Them & Theirs
Them & Theirs is an ongoing portrait project about people and their vehicles. Starting in 2001, I found subjects by placing notes on parked cars I found interesting and wanted to know about the people who drove them. Collaborating with the owners, we would find a location, props, and wardrobe that told a story about the relationship between them and their preferred mode of transportation.
Los Angeles is a city of immigrants. And just as the dreams of past generations of immigrants built the Los Angeles of today, so too will the dreams of today’s immigrants shape the future of our city. Through interviews and photos, Newest Americans explores the dreams and stories of 28 immigrants who came here from all over the globe in search of a better tomorrow.
The full exhibit is on display at The California Museum in Sacramento. Photographs by Sam Comen and reporting by Michael Estrin.
Future of LA Technology
Los Angeles perpetually exists in the future. As a city that constantly reinvents itself, it’s fitting that it would be a hotbed of invention. From drilling and refining oil at the turn of the 20th century, to discovering the Big Bang in the 20s at Mt. Wilson, to developing robots to send to Mars at the turn of the 21st century at JPL in Pasadena, LA is more than sunshine and traffic.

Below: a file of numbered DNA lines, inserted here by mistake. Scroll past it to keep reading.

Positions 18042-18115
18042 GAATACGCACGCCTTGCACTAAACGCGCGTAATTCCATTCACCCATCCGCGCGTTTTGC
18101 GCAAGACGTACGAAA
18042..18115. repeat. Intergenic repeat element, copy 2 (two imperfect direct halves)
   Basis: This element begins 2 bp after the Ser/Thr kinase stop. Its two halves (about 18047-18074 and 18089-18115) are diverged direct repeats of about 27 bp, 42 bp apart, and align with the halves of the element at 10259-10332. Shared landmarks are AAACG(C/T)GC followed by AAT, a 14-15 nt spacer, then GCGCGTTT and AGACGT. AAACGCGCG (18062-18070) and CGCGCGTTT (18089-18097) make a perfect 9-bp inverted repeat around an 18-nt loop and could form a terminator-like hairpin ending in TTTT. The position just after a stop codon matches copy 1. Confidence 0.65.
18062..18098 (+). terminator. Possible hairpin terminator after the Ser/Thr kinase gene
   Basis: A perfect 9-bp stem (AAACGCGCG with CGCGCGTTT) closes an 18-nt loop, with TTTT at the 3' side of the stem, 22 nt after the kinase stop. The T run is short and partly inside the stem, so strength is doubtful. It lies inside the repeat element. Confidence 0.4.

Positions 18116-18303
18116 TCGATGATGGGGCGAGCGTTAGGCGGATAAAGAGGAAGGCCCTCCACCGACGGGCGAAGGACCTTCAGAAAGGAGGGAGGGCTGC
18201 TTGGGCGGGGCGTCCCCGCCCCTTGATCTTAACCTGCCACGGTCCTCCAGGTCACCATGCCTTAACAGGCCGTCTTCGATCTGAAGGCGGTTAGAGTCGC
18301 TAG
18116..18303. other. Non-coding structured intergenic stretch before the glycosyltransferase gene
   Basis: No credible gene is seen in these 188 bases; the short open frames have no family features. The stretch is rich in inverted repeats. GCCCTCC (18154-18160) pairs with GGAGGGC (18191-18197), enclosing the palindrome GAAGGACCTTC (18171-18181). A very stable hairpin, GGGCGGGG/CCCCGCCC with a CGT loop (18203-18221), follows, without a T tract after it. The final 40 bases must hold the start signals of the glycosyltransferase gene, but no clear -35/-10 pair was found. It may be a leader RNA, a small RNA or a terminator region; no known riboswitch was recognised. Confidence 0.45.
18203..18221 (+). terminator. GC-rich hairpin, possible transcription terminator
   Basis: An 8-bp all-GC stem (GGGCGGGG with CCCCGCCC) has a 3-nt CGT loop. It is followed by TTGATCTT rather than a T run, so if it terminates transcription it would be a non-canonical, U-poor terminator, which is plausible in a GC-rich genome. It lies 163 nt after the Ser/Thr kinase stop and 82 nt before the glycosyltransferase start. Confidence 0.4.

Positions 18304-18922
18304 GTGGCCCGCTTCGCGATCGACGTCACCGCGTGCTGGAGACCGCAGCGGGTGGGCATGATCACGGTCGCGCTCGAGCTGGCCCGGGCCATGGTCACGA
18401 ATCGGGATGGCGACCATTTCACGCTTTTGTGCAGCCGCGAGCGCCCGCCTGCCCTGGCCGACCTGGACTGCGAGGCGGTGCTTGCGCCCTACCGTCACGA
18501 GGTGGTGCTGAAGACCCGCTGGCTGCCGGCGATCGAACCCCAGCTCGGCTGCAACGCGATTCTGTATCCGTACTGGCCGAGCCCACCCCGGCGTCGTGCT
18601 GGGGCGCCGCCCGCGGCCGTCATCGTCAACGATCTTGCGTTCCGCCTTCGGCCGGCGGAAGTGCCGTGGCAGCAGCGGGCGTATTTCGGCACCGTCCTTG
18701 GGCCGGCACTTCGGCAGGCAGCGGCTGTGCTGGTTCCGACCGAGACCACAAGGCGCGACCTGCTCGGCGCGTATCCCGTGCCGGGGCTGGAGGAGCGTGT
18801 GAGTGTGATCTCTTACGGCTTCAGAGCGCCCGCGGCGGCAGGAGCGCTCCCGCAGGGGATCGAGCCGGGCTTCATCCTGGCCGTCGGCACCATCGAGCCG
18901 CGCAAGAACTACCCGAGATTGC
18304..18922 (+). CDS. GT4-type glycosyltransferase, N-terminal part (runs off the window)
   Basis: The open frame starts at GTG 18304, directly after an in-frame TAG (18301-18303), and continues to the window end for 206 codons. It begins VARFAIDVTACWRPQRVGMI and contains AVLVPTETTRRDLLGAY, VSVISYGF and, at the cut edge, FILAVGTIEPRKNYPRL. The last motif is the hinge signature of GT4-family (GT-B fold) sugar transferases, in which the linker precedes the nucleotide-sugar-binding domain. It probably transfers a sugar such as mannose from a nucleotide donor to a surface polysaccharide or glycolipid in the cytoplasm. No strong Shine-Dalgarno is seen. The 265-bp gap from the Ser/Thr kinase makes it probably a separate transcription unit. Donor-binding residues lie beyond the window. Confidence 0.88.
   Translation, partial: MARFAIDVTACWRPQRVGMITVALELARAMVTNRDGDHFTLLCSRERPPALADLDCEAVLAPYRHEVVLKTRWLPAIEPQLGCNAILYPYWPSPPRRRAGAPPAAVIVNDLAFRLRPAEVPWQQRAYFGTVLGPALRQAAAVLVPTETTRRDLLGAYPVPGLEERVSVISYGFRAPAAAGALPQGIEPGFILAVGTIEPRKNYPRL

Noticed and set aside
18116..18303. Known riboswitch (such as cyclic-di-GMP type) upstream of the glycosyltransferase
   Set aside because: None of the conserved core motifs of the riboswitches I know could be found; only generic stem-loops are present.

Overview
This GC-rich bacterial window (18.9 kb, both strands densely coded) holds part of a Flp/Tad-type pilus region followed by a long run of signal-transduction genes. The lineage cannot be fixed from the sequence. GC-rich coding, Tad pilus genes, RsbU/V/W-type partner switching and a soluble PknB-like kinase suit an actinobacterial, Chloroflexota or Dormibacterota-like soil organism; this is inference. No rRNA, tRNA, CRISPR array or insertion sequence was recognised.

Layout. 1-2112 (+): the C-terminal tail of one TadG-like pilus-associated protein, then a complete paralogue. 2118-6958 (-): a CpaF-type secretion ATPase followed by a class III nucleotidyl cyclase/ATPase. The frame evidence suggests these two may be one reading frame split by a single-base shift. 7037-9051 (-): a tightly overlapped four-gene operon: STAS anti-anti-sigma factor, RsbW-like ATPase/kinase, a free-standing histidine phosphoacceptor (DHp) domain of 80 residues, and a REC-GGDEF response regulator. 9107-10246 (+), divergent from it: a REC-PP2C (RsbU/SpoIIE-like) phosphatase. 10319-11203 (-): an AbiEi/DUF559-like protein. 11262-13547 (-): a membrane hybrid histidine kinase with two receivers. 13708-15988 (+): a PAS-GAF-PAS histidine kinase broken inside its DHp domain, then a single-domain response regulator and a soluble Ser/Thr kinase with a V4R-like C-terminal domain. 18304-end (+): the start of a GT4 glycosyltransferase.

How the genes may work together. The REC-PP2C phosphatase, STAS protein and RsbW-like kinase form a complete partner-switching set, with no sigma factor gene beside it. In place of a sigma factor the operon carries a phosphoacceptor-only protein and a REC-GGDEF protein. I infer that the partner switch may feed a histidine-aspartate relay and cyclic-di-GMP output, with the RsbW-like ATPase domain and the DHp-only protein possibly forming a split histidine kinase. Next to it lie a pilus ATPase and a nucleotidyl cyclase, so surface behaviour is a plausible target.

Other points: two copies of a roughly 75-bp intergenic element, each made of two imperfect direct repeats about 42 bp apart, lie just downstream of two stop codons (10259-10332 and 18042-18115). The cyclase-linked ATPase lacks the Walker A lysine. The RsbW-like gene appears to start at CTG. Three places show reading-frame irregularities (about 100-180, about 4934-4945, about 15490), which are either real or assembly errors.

Blaxicans of L.A.
This series of photos presents people in Los Angeles who identify as “Blaxicans.” As the city of Los Angeles and the United States continue to become increasingly multiracial, multiethnic, and multilingual, this series highlights the experiences of Blaxicans throughout Los Angeles as ways to think about the future.
Music playlist by: SeanO
Sean Osborn has been behind turntables since 2006. He cut his teeth at the Scratch DJ Academy and then honed his skills as the resident DJ at The Whisky A Go-Go.
After spending some time throwing one off parties and doing guest DJ sets at various clubs around the country, Sean soon found himself the co-host and producer of Soundwaves Radio, which airs 2-4am early Saturday mornings on 90.7FM KPFK Los Angeles.
His other radio show, The Treehouse, can be heard every third Monday of the month from 4-6pm (PST) on dublab.com.
He is the co-producer for the monthly soul showcase Devil’s Pie at Lock and Key and can also be seen each and every Friday night at The Shortstop in Echo Park for DOIT as well as Saturday night at The Perch in downtown Los Angeles.